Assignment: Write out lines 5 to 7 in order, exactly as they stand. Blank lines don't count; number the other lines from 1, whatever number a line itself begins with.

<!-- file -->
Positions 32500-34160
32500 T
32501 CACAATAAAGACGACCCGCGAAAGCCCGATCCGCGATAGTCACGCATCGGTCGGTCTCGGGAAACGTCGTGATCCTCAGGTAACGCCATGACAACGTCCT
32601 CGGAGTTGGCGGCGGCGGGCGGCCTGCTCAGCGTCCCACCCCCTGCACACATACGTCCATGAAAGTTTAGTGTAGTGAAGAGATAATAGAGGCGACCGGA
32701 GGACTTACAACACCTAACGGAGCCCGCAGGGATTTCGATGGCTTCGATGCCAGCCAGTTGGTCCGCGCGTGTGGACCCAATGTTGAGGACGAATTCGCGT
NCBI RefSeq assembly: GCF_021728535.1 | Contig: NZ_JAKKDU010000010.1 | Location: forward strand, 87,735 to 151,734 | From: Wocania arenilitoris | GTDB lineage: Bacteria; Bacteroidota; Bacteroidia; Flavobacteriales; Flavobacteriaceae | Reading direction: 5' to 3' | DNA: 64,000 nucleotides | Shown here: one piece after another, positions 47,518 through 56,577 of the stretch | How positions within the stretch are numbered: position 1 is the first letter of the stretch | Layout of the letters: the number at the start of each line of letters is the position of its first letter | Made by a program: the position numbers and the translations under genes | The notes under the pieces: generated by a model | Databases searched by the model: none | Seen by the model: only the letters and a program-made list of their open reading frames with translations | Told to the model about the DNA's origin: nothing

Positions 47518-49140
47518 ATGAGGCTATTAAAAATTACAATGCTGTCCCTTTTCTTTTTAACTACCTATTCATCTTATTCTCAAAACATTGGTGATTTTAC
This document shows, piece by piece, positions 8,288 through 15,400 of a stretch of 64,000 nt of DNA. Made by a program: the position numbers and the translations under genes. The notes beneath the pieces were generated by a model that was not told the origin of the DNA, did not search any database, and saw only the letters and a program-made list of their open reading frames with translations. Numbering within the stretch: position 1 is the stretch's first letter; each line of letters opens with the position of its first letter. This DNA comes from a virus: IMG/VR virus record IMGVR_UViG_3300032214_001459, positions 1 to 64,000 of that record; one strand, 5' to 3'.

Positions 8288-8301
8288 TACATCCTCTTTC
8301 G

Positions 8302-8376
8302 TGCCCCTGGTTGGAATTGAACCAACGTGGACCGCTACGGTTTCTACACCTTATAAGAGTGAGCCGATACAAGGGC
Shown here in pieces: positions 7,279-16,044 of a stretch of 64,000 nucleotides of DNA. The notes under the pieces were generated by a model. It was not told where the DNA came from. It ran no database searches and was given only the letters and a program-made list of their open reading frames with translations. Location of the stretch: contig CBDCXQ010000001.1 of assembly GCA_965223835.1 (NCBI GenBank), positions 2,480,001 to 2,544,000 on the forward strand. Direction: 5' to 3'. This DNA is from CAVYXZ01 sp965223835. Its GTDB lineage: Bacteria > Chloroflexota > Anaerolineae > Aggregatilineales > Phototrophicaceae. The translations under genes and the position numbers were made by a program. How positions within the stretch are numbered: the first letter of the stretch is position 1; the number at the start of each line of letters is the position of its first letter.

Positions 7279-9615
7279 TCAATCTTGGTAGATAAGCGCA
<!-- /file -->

32701 GGACTTACAACACCTAACGGAGCCCGCAGGGATTTCGATGGCTTCGATGCCAGCCAGTTGGTCCGCGCGTGTGGACCCAATGTTGAGGACGAATTCGCGT
NCBI RefSeq assembly: GCF_021728535.1 | Contig: NZ_JAKKDU010000010.1 | Location: forward strand, 87,735 to 151,734 | From: Wocania arenilitoris | GTDB lineage: Bacteria; Bacteroidota; Bacteroidia; Flavobacteriales; Flavobacteriaceae | Reading direction: 5' to 3' | DNA: 64,000 nucleotides | Shown here: one piece after another, positions 47,518 through 56,577 of the stretch | How positions within the stretch are numbered: position 1 is the first letter of the stretch | Layout of the letters: the number at the start of each line of letters is the position of its first letter | Made by a program: the position numbers and the translations under genes | The notes under the pieces: generated by a model | Databases searched by the model: none | Seen by the model: only the letters and a program-made list of their open reading frames with translations | Told to the model about the DNA's origin: nothing

Positions 47518-49140